Boolean parameters considered harmful

A lot has been said on the harm of Boolean parameters. And it seems that this harm is absolute truth without any “it depends”. Recently I had a little accident at my work, which was very much related to Boolean parameter and my own laziness. In C#, I had a class, which I wanted to instantiate. I also wanted that class to be able to act in a little bit different manner, depending on the setting, passed to its constructor. It happened to be 2 different settings possible and I thought, that here was exceptional case and I would better go with Boolean parameter. I made this decision, acted, checked-in. No, I did not unit-test. It was just simple constructor, and simple API to invoke that constructor. It was all great until this Boolean hunted me down few months later.¬† This is what happened. I was instantiating MyClass using Activator.CreateInstance, whose signature was the following:

public static object CreateInstance(Type type, params object[] args)

This is it. Very simple, I just ask to create me an instance of MyClass using its constructor with Boolean parameter. What do you think is the output of the following code?

public static class Program {
    public static void Main() {
        Console.WriteLine(MyClassCreator.CreateWithTrue().MyProperty);
    }
}

public static class MyClassCreator {
    public static MyClass CreateWithTrue() {
        return (MyClass)Activator.CreateInstance(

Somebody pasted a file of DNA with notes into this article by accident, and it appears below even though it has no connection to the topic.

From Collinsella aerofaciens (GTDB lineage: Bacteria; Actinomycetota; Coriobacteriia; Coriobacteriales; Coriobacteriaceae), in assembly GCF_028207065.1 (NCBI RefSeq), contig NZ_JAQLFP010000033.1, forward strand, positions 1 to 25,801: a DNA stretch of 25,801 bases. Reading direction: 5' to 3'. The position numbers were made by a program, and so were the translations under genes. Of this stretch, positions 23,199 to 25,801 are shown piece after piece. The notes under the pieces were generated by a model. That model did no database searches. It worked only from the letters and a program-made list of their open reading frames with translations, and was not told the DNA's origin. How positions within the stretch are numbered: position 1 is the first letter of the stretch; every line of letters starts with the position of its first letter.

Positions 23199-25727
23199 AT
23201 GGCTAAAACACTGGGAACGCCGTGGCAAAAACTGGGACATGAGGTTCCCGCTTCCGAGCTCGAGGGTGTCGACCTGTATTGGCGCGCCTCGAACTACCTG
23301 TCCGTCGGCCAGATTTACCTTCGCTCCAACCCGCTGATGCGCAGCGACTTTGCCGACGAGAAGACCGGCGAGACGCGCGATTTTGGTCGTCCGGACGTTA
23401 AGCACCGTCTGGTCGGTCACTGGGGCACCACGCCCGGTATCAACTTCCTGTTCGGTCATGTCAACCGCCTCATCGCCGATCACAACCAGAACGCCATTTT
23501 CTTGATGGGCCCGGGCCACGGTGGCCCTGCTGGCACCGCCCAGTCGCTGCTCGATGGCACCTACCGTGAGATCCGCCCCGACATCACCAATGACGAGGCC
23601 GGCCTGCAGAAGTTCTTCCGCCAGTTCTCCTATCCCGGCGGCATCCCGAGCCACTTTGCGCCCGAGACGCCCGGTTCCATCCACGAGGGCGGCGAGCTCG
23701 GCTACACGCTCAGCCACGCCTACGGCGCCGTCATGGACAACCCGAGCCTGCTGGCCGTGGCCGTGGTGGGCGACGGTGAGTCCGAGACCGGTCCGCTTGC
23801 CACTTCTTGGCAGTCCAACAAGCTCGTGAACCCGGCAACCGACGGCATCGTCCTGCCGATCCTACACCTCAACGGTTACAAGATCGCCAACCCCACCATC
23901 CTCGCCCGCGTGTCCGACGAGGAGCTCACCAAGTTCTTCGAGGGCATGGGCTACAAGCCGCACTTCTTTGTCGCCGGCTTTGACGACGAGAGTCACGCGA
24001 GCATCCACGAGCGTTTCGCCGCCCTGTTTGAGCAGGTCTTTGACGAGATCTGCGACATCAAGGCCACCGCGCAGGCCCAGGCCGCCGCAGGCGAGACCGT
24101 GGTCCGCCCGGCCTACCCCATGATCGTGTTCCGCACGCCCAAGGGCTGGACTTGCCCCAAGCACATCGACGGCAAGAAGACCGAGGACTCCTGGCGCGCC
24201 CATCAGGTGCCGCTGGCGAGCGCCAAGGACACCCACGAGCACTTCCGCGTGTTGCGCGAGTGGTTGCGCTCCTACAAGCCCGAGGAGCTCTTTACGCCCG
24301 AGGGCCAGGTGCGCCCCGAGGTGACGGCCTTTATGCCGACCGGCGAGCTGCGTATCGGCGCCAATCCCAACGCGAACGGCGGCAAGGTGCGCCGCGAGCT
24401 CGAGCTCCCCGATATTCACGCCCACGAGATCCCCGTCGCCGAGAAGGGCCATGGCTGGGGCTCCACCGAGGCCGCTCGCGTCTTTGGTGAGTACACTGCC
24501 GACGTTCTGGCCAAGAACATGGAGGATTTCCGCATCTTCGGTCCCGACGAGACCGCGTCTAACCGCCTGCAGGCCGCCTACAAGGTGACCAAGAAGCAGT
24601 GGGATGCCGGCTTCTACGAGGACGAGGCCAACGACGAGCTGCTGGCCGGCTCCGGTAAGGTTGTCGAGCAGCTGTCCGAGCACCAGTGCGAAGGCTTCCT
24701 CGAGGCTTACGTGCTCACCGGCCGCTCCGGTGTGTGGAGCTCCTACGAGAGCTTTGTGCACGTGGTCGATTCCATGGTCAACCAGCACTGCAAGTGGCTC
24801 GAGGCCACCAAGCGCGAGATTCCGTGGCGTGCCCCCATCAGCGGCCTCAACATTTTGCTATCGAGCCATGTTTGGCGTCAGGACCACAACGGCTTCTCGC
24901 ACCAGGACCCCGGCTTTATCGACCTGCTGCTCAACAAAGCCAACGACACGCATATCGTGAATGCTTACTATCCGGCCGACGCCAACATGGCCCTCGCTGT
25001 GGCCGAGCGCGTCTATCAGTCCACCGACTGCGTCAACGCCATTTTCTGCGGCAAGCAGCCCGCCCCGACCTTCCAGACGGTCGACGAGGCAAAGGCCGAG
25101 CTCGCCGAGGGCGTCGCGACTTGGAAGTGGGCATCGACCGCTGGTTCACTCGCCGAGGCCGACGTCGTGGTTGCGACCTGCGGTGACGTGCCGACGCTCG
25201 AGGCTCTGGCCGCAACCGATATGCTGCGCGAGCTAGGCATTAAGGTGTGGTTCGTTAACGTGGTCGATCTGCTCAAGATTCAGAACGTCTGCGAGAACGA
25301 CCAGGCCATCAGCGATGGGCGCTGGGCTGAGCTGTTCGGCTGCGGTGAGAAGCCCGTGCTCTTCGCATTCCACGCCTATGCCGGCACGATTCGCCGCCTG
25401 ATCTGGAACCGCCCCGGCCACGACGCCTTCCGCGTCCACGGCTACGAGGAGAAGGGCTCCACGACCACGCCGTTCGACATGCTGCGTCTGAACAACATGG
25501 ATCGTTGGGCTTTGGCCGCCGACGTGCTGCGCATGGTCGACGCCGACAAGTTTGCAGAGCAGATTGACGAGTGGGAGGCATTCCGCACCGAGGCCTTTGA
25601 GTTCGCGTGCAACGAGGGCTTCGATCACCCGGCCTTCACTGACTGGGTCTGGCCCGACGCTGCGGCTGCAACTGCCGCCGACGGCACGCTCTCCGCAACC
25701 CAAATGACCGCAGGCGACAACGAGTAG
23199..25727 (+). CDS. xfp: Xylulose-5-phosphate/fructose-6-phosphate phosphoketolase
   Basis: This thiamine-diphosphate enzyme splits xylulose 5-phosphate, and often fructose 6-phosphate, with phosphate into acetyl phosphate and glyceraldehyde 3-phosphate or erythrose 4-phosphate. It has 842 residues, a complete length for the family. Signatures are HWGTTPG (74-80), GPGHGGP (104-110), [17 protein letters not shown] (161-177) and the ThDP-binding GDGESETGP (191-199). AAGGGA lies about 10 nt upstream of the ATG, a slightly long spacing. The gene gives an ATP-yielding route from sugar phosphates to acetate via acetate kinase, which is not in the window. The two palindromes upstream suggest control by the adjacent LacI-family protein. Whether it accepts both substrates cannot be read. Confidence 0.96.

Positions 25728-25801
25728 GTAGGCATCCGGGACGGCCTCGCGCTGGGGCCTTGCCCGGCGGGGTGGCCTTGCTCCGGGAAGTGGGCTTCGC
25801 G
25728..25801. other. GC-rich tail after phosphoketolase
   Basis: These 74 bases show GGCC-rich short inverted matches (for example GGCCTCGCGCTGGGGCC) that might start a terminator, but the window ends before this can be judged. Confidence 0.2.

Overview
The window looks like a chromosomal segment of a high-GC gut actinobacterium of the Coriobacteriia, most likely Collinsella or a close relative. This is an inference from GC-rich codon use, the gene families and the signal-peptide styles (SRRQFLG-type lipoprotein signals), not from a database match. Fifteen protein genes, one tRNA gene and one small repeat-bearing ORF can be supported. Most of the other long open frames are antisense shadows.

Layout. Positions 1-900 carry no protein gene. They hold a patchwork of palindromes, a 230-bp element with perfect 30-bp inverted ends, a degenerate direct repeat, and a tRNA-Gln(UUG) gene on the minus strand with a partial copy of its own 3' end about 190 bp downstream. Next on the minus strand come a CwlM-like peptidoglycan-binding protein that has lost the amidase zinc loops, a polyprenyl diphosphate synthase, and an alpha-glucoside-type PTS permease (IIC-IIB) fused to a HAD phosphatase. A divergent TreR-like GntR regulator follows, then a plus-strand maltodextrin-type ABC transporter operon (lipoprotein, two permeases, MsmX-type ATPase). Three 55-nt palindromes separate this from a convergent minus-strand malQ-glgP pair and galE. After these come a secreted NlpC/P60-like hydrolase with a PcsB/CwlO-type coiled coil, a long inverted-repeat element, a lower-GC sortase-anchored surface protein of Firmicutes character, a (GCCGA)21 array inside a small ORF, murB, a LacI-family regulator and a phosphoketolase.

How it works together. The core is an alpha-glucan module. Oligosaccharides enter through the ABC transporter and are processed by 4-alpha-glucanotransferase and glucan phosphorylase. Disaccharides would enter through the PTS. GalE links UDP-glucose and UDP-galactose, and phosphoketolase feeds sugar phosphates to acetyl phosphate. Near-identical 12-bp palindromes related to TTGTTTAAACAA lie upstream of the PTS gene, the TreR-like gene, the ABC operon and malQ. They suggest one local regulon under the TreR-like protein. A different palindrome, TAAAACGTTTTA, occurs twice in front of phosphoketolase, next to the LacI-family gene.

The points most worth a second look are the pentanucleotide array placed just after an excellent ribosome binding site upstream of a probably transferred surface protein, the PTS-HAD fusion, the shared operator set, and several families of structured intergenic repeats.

typeof(MyClass), 
            true);
    }
    public static MyClass CreateWithFalse() {
        return (MyClass)Activator.CreateInstance(
            typeof(MyClass), 
            false);
    }
}

public class MyClass {
    public bool MyProperty { get; set; }
    public MyClass() { }
    public MyClass(bool myProperty) {
        MyProperty = myProperty;
    }
}

Although I wanted my instance to have MyProperty initialized to “true”, it was actually initialized to “false”. And it was so because of¬†another a bit lazy guy in Microsoft, or whatever company which wrote Activator, who decided to overload CreateInstance in the following way:

public static object CreateInstance(Type type, bool nonPublic)

Now, when compiler performs linking the call to CreateInstance, it choses the overload with closest match and it is the one with Boolean parameter. Hence the wrong method got called and in reality default constructor was used to instantiate MyClass.

Now, of course, you can object and say that one has to look carefully to what he/she invokes. While this is true, it is often really easy to miss something, and therefore it is much better to protect yourself as much as you can. If only I used enumeration with two possible values, this clash would not have happened:

public enum Options { OptionTrue, OptionFalse }

public static class MyClassCreator {
    public static MyClass CreateWithTrue() {
        return (MyClass)Activator.CreateInstance(
            typeof(MyClass),
            Options.OptionTrue);
    }
    public static MyClass CreateWithFalse() {
        return (MyClass)Activator.CreateInstance(
            typeof(MyClass),
            Options.OptionTrue);
    }
}

By the way, this error was not detected on the test, and in fact introduced security issue. And only diligent developer, who wanted to reuse MyClassCreator, stumbled across this strange code with Boolean literals and raised an alarm.

Conclusion: if you want to use a Boolean parameter to whatever method, think twice and be prepared to be hunted down later. Code with Boolean parameters not only makes you think hard to understand what does “true” or “false” might mean in the given context. It also can make you commit very nasty errors.

Facebooktwittergoogle_pluslinkedinmailFacebooktwittergoogle_pluslinkedinmail